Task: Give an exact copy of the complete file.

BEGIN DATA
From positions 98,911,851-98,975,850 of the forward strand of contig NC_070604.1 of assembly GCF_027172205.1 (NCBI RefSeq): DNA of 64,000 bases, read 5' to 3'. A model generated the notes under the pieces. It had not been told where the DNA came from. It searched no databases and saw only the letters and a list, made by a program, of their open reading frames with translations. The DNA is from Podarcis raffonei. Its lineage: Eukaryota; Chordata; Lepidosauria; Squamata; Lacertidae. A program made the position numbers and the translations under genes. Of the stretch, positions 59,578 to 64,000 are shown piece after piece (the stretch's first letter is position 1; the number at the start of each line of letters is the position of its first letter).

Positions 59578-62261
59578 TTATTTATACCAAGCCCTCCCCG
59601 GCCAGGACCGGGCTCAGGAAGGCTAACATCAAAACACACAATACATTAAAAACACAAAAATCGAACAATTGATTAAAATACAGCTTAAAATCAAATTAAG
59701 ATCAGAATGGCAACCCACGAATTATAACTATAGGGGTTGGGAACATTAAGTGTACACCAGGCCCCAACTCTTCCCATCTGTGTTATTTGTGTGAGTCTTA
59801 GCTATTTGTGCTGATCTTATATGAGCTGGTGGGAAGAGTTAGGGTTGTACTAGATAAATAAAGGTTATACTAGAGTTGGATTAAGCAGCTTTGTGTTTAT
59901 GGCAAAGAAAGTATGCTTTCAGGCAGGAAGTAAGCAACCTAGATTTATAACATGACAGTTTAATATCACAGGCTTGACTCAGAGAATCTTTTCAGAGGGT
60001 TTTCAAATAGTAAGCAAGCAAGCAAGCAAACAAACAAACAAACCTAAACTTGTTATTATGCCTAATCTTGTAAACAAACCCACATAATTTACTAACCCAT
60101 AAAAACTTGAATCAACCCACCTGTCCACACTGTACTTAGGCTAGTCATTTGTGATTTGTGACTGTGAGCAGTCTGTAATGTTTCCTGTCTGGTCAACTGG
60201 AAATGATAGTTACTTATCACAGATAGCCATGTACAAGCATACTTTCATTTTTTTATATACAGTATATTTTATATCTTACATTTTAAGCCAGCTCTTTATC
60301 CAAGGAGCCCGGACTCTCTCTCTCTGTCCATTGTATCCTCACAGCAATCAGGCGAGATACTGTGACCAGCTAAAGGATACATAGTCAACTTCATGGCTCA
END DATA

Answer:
From positions 98,911,851-98,975,850 of the forward strand of contig NC_070604.1 of assembly GCF_027172205.1 (NCBI RefSeq): DNA of 64,000 bases, read 5' to 3'. A model generated the notes under the pieces. It had not been told where the DNA came from. It searched no databases and saw only the letters and a list, made by a program, of their open reading frames with translations. The DNA is from Podarcis raffonei. Its lineage: Eukaryota; Chordata; Lepidosauria; Squamata; Lacertidae. A program made the position numbers and the translations under genes. Of the stretch, positions 59,578 to 64,000 are shown piece after piece (the stretch's first letter is position 1; the number at the start of each line of letters is the position of its first letter).

Positions 59578-62261
59578 TTATTTATACCAAGCCCTCCCCG
59601 GCCAGGACCGGGCTCAGGAAGGCTAACATCAAAACACACAATACATTAAAAACACAAAAATCGAACAATTGATTAAAATACAGCTTAAAATCAAATTAAG
59701 ATCAGAATGGCAACCCACGAATTATAACTATAGGGGTTGGGAACATTAAGTGTACACCAGGCCCCAACTCTTCCCATCTGTGTTATTTGTGTGAGTCTTA
59801 GCTATTTGTGCTGATCTTATATGAGCTGGTGGGAAGAGTTAGGGTTGTACTAGATAAATAAAGGTTATACTAGAGTTGGATTAAGCAGCTTTGTGTTTAT
59901 GGCAAAGAAAGTATGCTTTCAGGCAGGAAGTAAGCAACCTAGATTTATAACATGACAGTTTAATATCACAGGCTTGACTCAGAGAATCTTTTCAGAGGGT
60001 TTTCAAATAGTAAGCAAGCAAGCAAGCAAACAAACAAACAAACCTAAACTTGTTATTATGCCTAATCTTGTAAACAAACCCACATAATTTACTAACCCAT
60101 AAAAACTTGAATCAACCCACCTGTCCACACTGTACTTAGGCTAGTCATTTGTGATTTGTGACTGTGAGCAGTCTGTAATGTTTCCTGTCTGGTCAACTGG
60201 AAATGATAGTTACTTATCACAGATAGCCATGTACAAGCATACTTTCATTTTTTTATATACAGTATATTTTATATCTTACATTTTAAGCCAGCTCTTTATC
60301 CAAGGAGCCCGGACTCTCTCTCTCTGTCCATTGTATCCTCACAGCAATCAGGCGAGATACTGTGACCAGCTAAAGGATACATAGTCAACTTCATGGCTCA